In those days -- and indeed up until the 1960's -- men's high fashion was subtler than women's. In fact, subtlety was an important value; brashness and sharp changes of silhouette were frowned on. Unlike the swings from narrow long skirts to exaggerated padded shoulders to full, multi-petticoat skirts that marked women's fashion from 1933 to 1960, the changes in the basic shape of menswear were less obvious. Since the long ago days of Beau Brummell, elegance for men had to be unobtrusive, only seen by those who looked for it. Today this seems odd -- in fact it seems downright weird -- but keep in mind that a prominent mystery writer in the 1930's had her detective determine that a character was insane because he wore a very loud waistcoat.*

In the 1940's, a chalk striped double breasted suit, coordinated tie and handkerchief, fedora hat

The hallmark of Fred Astaire's creativity as a fashion icon, like his choreography and his singing, was refinement, a combination of extreme attention to detail, flair, and excellence in performance. Astaire never really enjoyed his signature top hat, white tie, and tails, and I think at least part of the reason was that the requirements for formal evening dress were so rigid that little self-expression was possible. Except in one respect; if you look closely, you'll see a set of beautiful diamond and ruby studs on his pristine white shirtfront when he wears formal dress. He had these studs custom made in London in the 1920's, by a jeweler recommended to him by the Prince of Wales.

At the racetrack -- notice the striped suit, striped shirt, and striped tie -- very daring!

When he arrived in Hollywood he was already established (for those who noticed such things) as exceptionally stylish. It's a little known fact that, unless a film had a historic or fantastic setting, male stars usually provided their own wardrobe, coordinated with the overall design scheme by consultation with the costume designer. So most of the incredibly snazzy clothes you see Astaire wearing are his. In publicity photos and scenes from his films, you can see the careful combinations of suit, shirt, tie, pocket handkerchief, hat, shoes, and even socks. Some of his innovations were knit vests and two-tone or suede shoes. Again, these seem trivial today, but they were positive statements of free-spiritedness. His more striking touches can be seen in casual and rehearsal clothes, such as his wearing a silk tie or ascot as a belt -- a truly radical move!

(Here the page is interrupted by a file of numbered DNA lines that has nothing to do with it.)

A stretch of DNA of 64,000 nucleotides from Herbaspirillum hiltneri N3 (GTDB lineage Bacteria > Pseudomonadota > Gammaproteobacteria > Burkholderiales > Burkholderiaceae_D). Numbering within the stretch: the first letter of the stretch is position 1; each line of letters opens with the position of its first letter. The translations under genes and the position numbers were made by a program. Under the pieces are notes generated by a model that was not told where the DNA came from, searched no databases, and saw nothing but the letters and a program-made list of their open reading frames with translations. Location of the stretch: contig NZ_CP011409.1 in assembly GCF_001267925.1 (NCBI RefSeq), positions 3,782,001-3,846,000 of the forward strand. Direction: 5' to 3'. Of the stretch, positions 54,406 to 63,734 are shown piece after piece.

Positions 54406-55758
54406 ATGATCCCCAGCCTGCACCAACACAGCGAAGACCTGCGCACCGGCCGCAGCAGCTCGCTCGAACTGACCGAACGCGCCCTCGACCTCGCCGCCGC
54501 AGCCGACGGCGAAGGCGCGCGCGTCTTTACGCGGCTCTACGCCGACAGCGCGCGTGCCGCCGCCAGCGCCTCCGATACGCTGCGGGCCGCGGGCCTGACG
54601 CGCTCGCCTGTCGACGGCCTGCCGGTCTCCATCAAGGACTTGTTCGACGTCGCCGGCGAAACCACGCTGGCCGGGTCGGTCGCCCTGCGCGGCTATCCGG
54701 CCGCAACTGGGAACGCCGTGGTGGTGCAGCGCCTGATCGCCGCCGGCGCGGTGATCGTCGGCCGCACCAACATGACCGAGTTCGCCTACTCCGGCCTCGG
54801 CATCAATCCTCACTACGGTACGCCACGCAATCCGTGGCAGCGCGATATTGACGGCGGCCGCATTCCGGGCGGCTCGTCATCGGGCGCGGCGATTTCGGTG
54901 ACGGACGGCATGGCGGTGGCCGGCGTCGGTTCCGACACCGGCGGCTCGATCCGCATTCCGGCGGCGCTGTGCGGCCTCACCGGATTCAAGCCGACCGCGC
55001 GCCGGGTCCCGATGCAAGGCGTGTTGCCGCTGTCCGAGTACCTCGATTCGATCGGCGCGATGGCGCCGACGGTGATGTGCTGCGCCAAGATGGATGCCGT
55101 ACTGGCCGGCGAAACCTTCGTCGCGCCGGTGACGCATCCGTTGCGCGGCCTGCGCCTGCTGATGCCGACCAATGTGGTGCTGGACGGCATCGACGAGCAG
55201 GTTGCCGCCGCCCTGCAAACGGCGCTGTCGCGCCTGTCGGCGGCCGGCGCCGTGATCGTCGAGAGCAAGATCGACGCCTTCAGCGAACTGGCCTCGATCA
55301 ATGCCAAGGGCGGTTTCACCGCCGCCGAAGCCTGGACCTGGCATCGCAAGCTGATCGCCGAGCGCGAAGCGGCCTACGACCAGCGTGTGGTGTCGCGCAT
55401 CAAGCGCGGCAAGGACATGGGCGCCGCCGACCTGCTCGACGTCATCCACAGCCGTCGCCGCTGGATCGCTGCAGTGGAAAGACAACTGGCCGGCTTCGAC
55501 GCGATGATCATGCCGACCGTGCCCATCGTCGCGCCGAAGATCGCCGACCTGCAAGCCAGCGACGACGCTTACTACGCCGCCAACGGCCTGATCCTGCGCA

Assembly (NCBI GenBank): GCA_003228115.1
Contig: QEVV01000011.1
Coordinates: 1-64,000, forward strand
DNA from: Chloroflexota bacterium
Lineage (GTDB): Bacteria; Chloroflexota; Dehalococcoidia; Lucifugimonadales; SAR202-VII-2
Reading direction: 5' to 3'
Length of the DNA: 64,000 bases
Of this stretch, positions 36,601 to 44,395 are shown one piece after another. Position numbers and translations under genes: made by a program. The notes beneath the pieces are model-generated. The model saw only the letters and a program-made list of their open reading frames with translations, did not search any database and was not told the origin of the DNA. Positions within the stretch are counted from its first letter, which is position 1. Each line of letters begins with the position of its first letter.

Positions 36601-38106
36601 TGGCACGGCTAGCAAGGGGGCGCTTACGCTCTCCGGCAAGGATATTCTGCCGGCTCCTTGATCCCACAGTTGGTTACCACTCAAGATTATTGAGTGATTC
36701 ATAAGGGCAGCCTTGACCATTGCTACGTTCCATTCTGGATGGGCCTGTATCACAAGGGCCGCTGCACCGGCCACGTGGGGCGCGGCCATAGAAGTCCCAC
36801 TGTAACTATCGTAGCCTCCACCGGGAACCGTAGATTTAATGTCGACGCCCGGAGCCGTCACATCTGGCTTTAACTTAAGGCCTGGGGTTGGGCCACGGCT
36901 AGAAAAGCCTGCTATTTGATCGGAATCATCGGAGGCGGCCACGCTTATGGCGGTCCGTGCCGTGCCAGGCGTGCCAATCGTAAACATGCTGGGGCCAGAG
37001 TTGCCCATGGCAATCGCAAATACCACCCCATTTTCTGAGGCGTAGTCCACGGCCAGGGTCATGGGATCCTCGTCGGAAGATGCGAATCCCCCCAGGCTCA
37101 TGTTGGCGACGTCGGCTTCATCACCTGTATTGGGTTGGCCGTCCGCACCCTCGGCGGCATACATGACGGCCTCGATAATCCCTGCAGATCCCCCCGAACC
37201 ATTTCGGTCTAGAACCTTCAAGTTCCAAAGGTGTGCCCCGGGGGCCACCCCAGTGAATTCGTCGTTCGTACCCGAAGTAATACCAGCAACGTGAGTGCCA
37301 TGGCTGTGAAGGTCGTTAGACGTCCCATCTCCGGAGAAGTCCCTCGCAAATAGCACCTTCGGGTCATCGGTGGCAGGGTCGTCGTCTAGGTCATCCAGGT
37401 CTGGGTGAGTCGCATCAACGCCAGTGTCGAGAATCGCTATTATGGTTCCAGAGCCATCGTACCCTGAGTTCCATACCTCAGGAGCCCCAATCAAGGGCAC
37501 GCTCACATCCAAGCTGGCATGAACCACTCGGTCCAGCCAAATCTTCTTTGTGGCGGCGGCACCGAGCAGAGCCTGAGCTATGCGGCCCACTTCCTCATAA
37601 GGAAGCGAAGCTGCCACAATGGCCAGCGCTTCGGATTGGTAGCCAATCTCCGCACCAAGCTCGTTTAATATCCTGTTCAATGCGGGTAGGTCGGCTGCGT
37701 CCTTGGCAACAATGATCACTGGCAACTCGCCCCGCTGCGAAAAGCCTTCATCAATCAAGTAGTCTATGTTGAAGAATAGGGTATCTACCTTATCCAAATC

Rehearsal clothes -- notice the silk scarf instead of a belt

One of my favorite examples of Astaire's attention to detail is this scene from The Band Wagon, 1953, where he sings "I'll Go My Way by Myself" on the railroad platform, wearing a light grey double breasted suit, light blue shirt, and light blue tie, with his dark red and navy pocket handkerchief coordinated with his hatband! (All of his clothes in The Band Wagon are sheer poetry.) Thirty years later, in the celebration of Hollywood musicals called That's Entertainment, Astaire appeared on the same railroad platform set -- wearing a coordinated outfit.

The Band Wagon, 1953

On the set of The Band Wagon, 30 years later

Of course, it's difficult to tear your attention away from the dancing, but if you do you see yet another demonstration of Fred Astaire's superlative attention to detail, grace, and style, in almost any film of his you watch.

Astaire kept his interest in style all his life and our last memories of him are of an extremely natty gentleman, always. I'm sure that's how he wanted it.

Still looking good in his later years

* This happens in Death of a Ghost, by Margery Allingham, published in 1934.